By permanently stressing graphene with a novel laser technique, researchers have been able to provide it with the largest ever band gap. Image: Purdue University image/Gary Cheng.
By permanently stressing graphene with a novel laser technique, researchers have been able to provide it with the largest ever band gap. Image: Purdue University image/Gary Cheng.

Graphene is a super thin material that is at least 100 times stronger than steel, and the best-known conductor of heat and electricity. This means that graphene could help bring about faster electronics than are possible today with silicon.

But to be truly be useful, graphene would need to carry an electric current that switches on and off, like silicon does in the billions of transistors on a computer chip. This switching creates strings of 0s and 1s that a computer uses to process information.

Now, researchers at Purdue University, in collaboration with colleagues at the University of Michigan and the Huazhong University of Science and Technology in China, have shown how a laser technique can permanently stress graphene into having a structure that controls the flow of electric current.

This structure is a so-called ‘band gap’. Electrons need to jump across this gap in order to become conduction electrons, which are capable of carrying an electric current. But graphene doesn't naturally have a band gap; it is a switch that is always on.

Using their novel laser technique, however, the Purdue researchers have been able to create a band gap in graphene and widen it to a record 2.1 electronvolts. To function as a semiconductor such as silicon, the band gap would just need to beat the previous record of 0.5 electronvolts.

"This is the first time that an effort has achieved such high band gaps without affecting graphene itself, such as through chemical doping. We have purely strained the material," said Gary Cheng, professor of industrial engineering at Purdue, whose lab has investigated various ways to make graphene more useful for commercial applications.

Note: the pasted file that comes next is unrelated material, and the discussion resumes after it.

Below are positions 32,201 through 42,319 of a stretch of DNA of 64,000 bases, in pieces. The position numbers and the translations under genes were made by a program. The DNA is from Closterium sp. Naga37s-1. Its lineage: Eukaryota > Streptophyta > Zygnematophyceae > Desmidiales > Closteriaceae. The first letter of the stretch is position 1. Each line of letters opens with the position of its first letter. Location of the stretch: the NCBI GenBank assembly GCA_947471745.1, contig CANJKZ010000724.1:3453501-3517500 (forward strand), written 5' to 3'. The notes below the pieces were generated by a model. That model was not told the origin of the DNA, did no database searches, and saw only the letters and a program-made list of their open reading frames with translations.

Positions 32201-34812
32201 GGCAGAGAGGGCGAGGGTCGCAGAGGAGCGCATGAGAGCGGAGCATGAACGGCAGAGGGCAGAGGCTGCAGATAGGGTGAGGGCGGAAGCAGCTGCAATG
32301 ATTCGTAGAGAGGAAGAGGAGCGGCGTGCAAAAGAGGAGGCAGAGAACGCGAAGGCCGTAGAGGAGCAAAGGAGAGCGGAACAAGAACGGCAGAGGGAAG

The presence of a band gap allows semiconductor materials to switch between insulating and conducting, depending on whether or not their electrons can be pushed across the band gap.

Surpassing 0.5 electronvolts unlocks even more potential for graphene in next-generation electronic devices, the researchers say. They report their results in a paper in Advanced Materials.

"Researchers in the past opened the band gap by simply stretching graphene, but stretching alone doesn't widen the band gap very much. You need to permanently change the shape of graphene to keep the band gap open," Cheng explained.

Cheng and his collaborators not only kept the band gap open in graphene, but were also able to tune the gap width from zero to 2.1 electronvolts. This gives scientists and manufacturers the option to just use certain properties of graphene depending on what they want the material to do.

The researchers made the band gap structure permanent in graphene using a technique called laser shock imprinting, which Cheng developed in 2014 along with scientists at Harvard University, the University of California, San Diego, and the Madrid Institute for Advanced Studies in Spain.

For this study, the researchers used a laser to create shockwave impulses that penetrated an underlying sheet of graphene. The laser shock strains graphene into a trench-like configuration – permanently shaping it. Adjusting the laser power allows the size of the band gap to be finely tuned.

While still far from putting graphene into semiconducting devices, this technique grants more flexibility in taking advantage of the material's optical, magnetic and thermal properties, Cheng said.

This story is adapted from material from Purdue University, with editorial changes made by Materials Today. The views expressed in this article do not necessarily represent those of Elsevier. Link to original source.